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Youth Offending is at an all time high: Evaluate this claim

If current media representations hold true, British society has reached an all time low stage where we are threatened by gangs of unruly teenagers on every street corner, youths, dressed in the uniform which spreads terror into older generations: hooded top, tracksuit bottoms, trainers. These gangs of youths seem to be a new phenomenon, openly flouting authority, and seemingly responsible for all local anti-social and criminal behaviour. The Conservative Party (opposition) think we should give them a hug, whilst the Labour Party (government) consider that a slightly more authoritarian approach is called for, with their introduction of anti-social behaviour orders (ASBOs), and their belief in a short sharp shock and a custodial sentence (Muncie 2004). As we shall later see both of these approaches have been tried before, with varied impact on the behaviour of the young people involved, and on public and media perception.

A quick search on the Home Office website under the heading youth crime brings up two seemingly contradictory statements.

New Labour, on a wave of moral panic, have designed and implemented an authoritarian approach to dealing with young offenders which  assumes that young people are more responsible for their actions than previously thought. It is a victim based approach with an emphasis on restoring justice, and little consideration to the circumstances leading up to the crime. They have increased the amount of time a youth can be detained in custody for from 6 months per offence to 2 years. They introduced the anti-social behaviour orders which target youthful boisterousness and exuberance, and have become a badge of honour amongst many gangs of teenagers. They have lowered the age of criminal responsibility meaning that children can be charged younger. (Kirton, 2005). The media have seen that there is a need to lock up children again, they have noted a huge increase in anti-social behaviour (which is actually measurable for the first time) and they have noticed the uniform worn by groups of young people and christened them 'hoodies'. The ensuing moral panic, when compared to the histories discussed previously is somewhat inevitable.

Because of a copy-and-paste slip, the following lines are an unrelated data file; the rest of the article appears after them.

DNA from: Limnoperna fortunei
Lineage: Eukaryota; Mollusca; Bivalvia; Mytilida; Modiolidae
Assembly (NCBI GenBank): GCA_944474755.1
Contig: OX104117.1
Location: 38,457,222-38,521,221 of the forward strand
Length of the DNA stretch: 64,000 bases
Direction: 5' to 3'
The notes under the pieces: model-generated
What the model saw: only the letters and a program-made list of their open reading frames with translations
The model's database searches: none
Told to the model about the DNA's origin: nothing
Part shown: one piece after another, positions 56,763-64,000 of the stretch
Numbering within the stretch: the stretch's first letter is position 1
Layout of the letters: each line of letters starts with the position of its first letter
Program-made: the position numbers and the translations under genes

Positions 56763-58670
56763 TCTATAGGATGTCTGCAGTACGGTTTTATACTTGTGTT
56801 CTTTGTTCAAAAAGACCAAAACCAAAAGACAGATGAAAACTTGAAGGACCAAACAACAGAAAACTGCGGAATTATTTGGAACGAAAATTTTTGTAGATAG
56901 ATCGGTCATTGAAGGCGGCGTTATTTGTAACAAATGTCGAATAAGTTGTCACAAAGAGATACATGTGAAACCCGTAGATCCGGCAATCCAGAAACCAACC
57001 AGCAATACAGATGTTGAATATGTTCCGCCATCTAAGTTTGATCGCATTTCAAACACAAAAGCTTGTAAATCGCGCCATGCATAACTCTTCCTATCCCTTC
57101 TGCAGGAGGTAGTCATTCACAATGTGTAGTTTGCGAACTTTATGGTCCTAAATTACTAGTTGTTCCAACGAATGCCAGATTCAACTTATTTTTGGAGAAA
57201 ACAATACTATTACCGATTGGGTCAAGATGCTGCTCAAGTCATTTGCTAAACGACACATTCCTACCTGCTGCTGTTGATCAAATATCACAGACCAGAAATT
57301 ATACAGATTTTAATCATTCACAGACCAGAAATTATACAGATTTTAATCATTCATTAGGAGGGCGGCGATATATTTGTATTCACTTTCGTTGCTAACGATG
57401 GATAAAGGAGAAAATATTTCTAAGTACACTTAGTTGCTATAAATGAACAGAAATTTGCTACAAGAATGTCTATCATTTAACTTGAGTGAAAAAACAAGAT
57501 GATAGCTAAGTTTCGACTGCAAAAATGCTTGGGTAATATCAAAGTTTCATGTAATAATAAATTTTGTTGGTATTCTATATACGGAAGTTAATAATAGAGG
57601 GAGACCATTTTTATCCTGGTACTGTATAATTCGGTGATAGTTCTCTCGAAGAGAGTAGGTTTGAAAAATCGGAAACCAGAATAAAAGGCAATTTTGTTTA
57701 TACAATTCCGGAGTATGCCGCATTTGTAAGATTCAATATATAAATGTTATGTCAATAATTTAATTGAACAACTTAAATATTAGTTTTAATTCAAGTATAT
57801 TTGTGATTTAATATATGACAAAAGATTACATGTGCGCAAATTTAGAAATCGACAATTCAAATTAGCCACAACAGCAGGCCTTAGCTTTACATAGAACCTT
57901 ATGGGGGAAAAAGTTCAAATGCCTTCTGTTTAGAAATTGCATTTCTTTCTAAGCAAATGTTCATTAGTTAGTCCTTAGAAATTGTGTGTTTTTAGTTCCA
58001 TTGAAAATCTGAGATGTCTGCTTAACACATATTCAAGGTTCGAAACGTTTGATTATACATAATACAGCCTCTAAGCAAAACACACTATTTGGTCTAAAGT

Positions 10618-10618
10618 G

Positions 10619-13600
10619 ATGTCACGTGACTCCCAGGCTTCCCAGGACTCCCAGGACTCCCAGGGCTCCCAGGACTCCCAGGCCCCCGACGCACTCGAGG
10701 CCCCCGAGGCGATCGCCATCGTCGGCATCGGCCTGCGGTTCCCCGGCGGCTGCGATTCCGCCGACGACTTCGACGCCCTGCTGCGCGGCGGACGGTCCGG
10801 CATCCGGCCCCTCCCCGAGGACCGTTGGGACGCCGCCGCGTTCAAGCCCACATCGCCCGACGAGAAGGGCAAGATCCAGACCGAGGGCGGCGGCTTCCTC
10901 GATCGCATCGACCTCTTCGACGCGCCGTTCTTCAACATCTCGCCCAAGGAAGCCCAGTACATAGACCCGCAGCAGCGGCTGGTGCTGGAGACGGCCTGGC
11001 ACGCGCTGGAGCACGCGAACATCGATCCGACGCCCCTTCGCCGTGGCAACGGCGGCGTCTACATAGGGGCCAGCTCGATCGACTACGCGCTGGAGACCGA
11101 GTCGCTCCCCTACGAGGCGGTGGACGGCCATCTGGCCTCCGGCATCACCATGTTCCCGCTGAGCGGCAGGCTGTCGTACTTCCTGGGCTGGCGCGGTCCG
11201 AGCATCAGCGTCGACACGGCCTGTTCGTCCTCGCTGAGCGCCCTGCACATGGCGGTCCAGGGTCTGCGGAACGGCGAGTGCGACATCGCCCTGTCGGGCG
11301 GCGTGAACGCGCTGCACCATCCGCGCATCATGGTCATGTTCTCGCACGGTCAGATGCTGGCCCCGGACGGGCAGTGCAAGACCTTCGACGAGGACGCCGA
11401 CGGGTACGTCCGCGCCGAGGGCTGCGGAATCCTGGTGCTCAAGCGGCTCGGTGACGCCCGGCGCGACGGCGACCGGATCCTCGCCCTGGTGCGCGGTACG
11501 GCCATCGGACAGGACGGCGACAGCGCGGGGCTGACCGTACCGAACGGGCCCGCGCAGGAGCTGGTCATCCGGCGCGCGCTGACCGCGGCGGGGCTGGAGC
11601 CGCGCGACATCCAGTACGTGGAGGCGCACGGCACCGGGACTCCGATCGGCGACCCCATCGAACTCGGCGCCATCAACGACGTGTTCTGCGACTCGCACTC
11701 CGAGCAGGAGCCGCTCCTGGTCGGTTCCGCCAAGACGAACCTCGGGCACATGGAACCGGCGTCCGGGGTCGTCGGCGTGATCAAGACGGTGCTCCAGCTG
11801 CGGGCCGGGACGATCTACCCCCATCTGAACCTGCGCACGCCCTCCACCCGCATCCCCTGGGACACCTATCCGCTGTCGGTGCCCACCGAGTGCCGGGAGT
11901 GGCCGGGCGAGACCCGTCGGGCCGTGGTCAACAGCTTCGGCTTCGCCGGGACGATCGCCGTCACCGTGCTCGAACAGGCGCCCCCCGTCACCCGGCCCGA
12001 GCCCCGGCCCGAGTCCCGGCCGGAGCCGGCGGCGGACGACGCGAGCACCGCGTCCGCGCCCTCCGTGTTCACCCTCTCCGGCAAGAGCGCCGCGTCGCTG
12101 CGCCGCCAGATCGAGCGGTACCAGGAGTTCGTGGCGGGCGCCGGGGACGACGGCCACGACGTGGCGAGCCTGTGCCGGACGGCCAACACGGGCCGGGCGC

This paper has moved through time, sociological theory and successive legislation in order to explore the problem of youth offending and whether it is truly increasing. We have seen that youth offenders have always existed, and while speculation is unwise, it seems possible that for some young males this behaviour may serve some purpose, indeed it may serve a purpose for society as a whole.  Governments will continue to meet with the problem of youth behaviour and successive societies are likely to fall into the lure of the media, and to fall into the ever spinning deviancy amplification spiral.  To answer the assertion that youth offending is at an all time high is tricky. Moral panic is high, youth offending figures have fallen, but they are a factor of statistical anomaly. It seems that society is prone to demonising others, and society has consistently feared groups of different people. Time may show that New Labour have been wise to take this strong approach, or it may go the same way as all previous initiatives. Youth offending is a problem, but it is probably more a victim of demonising and moral panic than a true menace within society.

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